#ifndef _MEMTRACE_HPP #define _MEMTRACE_HPP extern "C" {   #include <stdio.h>   #include <string.h> } struct NEW_STRUCT {  void *addr;  char* file;  int line;  char* local;  size_t size;  struct NEW_STRUCT* next; }; typedef NEW_STRUCT NEW; NEW* newlist = 0; void* operator new(size_t size,const char* file,                    int line,char* local) {    void *p;    NEW* newp;    // every allocation should be checked and exception    // thrown if error    newp = (NEW*) malloc(sizeof(NEW));    newp->addr = malloc(size);    newp->file = strdup(file);    newp->line = line;    newp->local = strdup(local);    newp->size = size;    newp->next = newlist;    newlist = newp;    return newp->addr; } void operator delete(void* p) {   NEW *newp, *newp1;   if (newlist == 0) {     // here we should throw, spurious deallocation     return;   }   if (newlist->addr == p) {     newp = newlist;     newlist = newlist->next;     free(newp->file);     free(newp->local);     free(newp);     return;   }   for(newp1 = newlist, newp = newlist->next;            newp != 0;                newp1 = newp, newp = newp->next) {     if (newp->addr == p) {       newp1->next = newp->next;       free(newp->file);       free(newp->local);       free(newp);       return;     }   } // here we should throw, spurious deallocation } void operator delete(void *p,const char* file,                      int line,char* local) {   operator delete(p); } void new_report(FILE *fp) {  NEW* newp;  if (newlist == 0) {    fprintf(fp,"all deallocated :-)\n");    fflush(fp);    return;  }  for(newp = newlist; newp != 0; newp = newp->next) {   fprintf(fp,"undealloc. segment at address %x from file=%s,\n",           newp->addr,newp->file);   fprintf(fp,"   line=%d, local=%s, size=%u\n",           newp->line,newp->local,new->size);  }  fflush(fp); } #endif     // _MEMTRACE_HPP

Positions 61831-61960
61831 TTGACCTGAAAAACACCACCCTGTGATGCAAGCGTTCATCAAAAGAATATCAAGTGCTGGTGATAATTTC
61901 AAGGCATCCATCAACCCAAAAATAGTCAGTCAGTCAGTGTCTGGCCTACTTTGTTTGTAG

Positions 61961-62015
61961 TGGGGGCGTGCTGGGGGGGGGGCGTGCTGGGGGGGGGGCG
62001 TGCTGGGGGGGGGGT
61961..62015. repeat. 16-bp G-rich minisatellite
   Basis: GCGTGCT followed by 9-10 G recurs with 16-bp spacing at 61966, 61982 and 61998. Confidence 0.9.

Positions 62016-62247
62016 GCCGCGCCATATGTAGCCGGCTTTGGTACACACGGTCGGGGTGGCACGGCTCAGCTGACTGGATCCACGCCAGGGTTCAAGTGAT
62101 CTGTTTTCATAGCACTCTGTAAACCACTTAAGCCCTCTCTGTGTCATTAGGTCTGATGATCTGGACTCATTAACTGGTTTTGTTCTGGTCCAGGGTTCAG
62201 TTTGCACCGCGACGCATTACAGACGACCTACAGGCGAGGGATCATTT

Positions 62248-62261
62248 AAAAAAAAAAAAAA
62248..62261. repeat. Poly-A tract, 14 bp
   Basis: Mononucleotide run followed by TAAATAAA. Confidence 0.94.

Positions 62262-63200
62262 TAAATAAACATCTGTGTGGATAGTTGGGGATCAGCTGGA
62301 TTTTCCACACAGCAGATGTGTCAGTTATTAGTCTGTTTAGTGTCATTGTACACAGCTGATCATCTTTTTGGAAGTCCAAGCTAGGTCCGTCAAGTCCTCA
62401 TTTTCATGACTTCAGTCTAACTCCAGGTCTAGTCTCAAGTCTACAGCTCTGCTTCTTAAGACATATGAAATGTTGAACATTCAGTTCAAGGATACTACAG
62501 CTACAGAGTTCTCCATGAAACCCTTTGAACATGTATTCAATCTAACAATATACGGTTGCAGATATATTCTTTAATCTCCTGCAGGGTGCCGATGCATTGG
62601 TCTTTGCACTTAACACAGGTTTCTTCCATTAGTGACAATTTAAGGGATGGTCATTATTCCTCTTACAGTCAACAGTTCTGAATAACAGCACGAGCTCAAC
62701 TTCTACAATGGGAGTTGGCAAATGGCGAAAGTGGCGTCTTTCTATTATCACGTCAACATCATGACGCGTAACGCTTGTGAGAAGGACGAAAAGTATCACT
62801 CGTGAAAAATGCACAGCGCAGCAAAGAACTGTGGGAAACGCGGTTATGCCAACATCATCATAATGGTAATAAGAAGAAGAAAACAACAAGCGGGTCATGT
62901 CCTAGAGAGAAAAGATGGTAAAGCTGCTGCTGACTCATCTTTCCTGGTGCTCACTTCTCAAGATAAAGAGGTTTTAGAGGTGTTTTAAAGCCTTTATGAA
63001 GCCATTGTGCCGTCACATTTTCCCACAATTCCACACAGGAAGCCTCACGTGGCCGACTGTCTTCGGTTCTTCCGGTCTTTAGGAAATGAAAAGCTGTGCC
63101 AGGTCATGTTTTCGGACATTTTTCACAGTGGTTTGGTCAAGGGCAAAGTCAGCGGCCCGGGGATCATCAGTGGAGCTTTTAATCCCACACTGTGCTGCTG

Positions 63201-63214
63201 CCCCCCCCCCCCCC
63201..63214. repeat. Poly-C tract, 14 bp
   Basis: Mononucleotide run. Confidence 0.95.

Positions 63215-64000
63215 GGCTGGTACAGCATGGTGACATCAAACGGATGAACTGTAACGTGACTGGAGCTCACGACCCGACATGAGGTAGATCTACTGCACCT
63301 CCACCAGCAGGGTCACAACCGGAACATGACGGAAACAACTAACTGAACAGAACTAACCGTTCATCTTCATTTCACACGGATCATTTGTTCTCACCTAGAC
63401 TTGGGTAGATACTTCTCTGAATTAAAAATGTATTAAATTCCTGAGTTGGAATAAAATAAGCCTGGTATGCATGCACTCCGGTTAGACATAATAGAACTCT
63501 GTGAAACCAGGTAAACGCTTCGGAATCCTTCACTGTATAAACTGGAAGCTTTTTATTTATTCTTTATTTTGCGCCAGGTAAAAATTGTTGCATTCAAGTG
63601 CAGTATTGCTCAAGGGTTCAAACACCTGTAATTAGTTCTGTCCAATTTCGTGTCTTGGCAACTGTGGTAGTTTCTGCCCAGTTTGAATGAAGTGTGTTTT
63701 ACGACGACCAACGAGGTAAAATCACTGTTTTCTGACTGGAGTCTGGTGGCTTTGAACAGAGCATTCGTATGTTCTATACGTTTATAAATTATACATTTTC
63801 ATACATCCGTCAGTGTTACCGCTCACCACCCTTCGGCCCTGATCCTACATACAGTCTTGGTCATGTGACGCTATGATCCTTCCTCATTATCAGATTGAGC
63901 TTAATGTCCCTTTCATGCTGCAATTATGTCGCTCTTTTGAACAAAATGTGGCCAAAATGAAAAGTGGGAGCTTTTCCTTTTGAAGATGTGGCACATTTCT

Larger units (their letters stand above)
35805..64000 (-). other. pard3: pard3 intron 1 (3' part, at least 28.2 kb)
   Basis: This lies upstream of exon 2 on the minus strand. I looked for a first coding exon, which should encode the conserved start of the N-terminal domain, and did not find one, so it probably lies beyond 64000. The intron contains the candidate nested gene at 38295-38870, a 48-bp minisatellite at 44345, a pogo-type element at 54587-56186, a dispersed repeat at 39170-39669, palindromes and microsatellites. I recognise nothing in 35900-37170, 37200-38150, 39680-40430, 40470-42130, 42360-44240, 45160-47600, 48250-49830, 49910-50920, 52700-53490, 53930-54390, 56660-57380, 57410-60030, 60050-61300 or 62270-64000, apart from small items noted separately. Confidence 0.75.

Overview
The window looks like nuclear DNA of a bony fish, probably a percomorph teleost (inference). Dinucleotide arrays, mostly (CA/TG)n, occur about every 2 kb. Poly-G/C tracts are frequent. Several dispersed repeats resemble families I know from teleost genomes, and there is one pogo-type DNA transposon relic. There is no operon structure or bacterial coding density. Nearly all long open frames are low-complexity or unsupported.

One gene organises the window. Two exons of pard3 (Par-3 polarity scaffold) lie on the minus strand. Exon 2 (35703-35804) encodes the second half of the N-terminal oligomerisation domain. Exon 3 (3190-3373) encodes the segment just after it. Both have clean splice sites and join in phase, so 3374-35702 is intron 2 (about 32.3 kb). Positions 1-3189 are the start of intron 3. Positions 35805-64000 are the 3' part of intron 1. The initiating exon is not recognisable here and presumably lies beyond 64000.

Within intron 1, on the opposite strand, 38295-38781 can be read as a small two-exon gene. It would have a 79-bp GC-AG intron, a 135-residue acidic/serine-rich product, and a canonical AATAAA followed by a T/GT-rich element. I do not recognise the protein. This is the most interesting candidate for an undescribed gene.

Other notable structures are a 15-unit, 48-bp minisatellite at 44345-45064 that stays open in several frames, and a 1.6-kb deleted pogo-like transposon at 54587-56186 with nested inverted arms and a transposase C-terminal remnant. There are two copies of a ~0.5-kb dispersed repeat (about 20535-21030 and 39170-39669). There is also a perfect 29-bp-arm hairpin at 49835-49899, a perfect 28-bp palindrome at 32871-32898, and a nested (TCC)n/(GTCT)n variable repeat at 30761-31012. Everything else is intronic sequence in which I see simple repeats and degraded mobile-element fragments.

Again, for keeping track of allocation and deallocation we chose a simple linked list, newlist . The files trace.hpp , trace.c , and obtrace.hpp are as before. The Makefile:

 CFLAGS= trace.o: trace.c        gcc -c trace.c $(CFLAGS) memtrace: memtrace.o trace.o        g++ -o memtrace memtrace.o trace.o $(CFLAGS) memtrace.o: memtrace.cpp memtrace.hpp trace.hpp obtrace.hpp        g++ -c -D_TRACE_ON -D_OBTRACE_ON memtrace.cpp $(CFLAGS) 

As in Appendix B, we first compile it as memtrace with both localization tracing and object tracing. We obtain the following output:

 [doit2:main:global] number of objects of class XClass = 4 undeallocated object of class XClass created in doit1:doit2:main undeallocated object of class XClass created in doit2:main:global undeallocated object of class XClass created in global undealloc. segment at address 22500 from file=memtrace.cpp,    line=31, local=doit1:doit2:main, size=4 undealloc. segment at address 224f0 from file=memtrace.cpp,    line=65, local=doit1:doit2:main, size=8 undealloc. segment at address 224d0 from file=memtrace.cpp,    line=31, local=doit2:main:global, size=4 undealloc. segment at address 224c0 from file=memtrace.cpp,    line=79, local=doit2:main:global, size=8 undealloc. segment at address 22460 from file=memtrace.cpp,    line=31, local=global, size=4 

The object count and undeallocated objects are clear (see the discussion in Appendix B). More interesting are the undeallocated segments. The one of size 4 at address 22500 is value of the global object ox1 . The one of size 8 at address 224f0 is the dynamic object *ox2 . The one of size 4 at address 224d0 is value of the object *ox2 . The one of size 8 at address 224c0 is the dynamic object *ox4 , while the one of size 4 at address 22460 is its value . There is no trace of the object ox3 and its value, for both were " destroyed " when it went out of scope. Now uncomment the deletes in memtrace.cpp and recompile. Running it again yields:

 [doit2:main:global] number of objects of class XClass = 2    undeallocated object of class XClass created in global    undealloc. segment at address 224b8 from file=memtrace.cpp,       line=31, local=global, size=4 

There is only one undeallocated object, the global ox1 , and only one un-deallocated segment of size 4 at address 224b8, its value . Now, let us comment out the global object ox1 , recompile, and run again:

 all deallocated :-) 

So there, a smiley!



Memory as a Programming Concept in C and C++
Memory as a Programming Concept in C and C++
ISBN: 0521520436
EAN: 2147483647
Year: 2003
Pages: 64

Similar book on Amazon

flylib.com © 2008-2017.
If you may any questions please contact us: flylib@qtcs.net